Not Funny

Today Stephen Colbert testified, in character, before a congressional subcommittee on immigration.  He said things like “I don’t want a tomato picked by a Mexican” and the answer to needing illegal immigrants to pick our fruits and vegetables is to stop eating fruits and vegetables.

I’m sure Colbert thought it was a great opportunity to enhance his “brand.”  He got to take his act to Capitol Hill and get some free publicity “testifying” before an honest-to-God congressional panel.  I’m sure the Democratic Representative who is the chair of the subcommittee, Zoe Lofgren, thought it was a great way to get her subcommittee some air time.  Others, however, didn’t think it was very funny.

I fall into the latter camp.  What is the point of having a comedian testify, in character, about a serious issue like immigration?  I think it just makes Congress and congressional processes seem like even more of a joke, and it certainly suggests that Congress thinks that immigration isn’t worth much serious attention.  In an era when public respect for Congress is scraping the bottom of the barrel, why would Representative Lofgren think such a stunt was a good idea?

Taxpayer-Subsidized Political Contributions

General Motors recently filed documents with the Federal Election Commission disclosing that GM contributed some $90,000 to political candidates.  The GM spokesman quoted in the linked article seemed irked that anyone would think there was a problem with this, saying that GM isn’t going to “sit on the sidelines” while other companies shovel cash at political candidates in an attempt to influence policy.  So, GM will make contributions to candidates who support “a strong auto industry.”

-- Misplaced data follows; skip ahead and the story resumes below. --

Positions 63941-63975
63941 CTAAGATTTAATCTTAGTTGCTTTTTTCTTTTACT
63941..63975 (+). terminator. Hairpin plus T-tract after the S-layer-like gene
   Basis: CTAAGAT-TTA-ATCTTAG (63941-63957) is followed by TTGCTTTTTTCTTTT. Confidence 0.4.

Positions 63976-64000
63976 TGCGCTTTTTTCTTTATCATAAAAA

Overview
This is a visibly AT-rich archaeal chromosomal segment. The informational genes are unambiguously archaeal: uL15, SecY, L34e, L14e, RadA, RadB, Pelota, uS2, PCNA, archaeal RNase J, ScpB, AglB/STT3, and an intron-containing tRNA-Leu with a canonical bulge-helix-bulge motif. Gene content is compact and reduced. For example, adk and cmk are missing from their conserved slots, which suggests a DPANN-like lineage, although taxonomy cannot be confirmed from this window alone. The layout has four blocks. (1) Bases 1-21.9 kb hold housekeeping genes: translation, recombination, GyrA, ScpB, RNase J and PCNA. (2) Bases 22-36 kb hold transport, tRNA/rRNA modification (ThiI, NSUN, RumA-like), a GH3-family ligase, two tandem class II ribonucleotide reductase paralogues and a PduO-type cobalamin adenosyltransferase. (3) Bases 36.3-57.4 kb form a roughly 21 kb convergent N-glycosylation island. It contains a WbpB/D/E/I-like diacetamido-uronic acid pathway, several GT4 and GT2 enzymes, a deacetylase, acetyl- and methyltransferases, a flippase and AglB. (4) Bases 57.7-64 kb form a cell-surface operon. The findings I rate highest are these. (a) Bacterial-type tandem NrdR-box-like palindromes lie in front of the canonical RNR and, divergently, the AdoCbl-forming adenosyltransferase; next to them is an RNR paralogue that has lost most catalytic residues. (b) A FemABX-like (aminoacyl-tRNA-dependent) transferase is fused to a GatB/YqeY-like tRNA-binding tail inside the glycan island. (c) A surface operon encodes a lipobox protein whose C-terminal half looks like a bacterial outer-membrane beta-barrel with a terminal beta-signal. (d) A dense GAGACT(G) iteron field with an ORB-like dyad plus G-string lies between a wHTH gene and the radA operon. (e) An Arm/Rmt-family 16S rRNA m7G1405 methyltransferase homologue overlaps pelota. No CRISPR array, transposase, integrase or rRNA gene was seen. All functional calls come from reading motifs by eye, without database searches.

The problem, of course, is that the federal government (that is, U.S. taxpayers) own 61 percent of GM and are subsidizing its operations.  While that is the case, GM shouldn’t spend one penny toward political contributions of any kind.  Any money GM earns should be devoted to paying off its debt to taxpayers and making the company more attractive to investors when GM tries to make a public offering in the near future.

It also is problematic that GM is, in effect, using taxpayer money to pick and choose candidates to support, with the inevitable acid test being whether they support “a strong auto industry” — meaning, of course, candidates who supported the GM bailout and continue to think we should do whatever is necessary to prop up the sagging, poorly managed, uncompetitive domestic auto industry.  In short, even though public opinion polls show that Americans now strongly oppose the bailout culture, our tax dollars are perversely being spent by GM to encourage the continuation of that culture.  It’s just another reason to make a change in how things are being done in Washington, D.C., and in Detroit.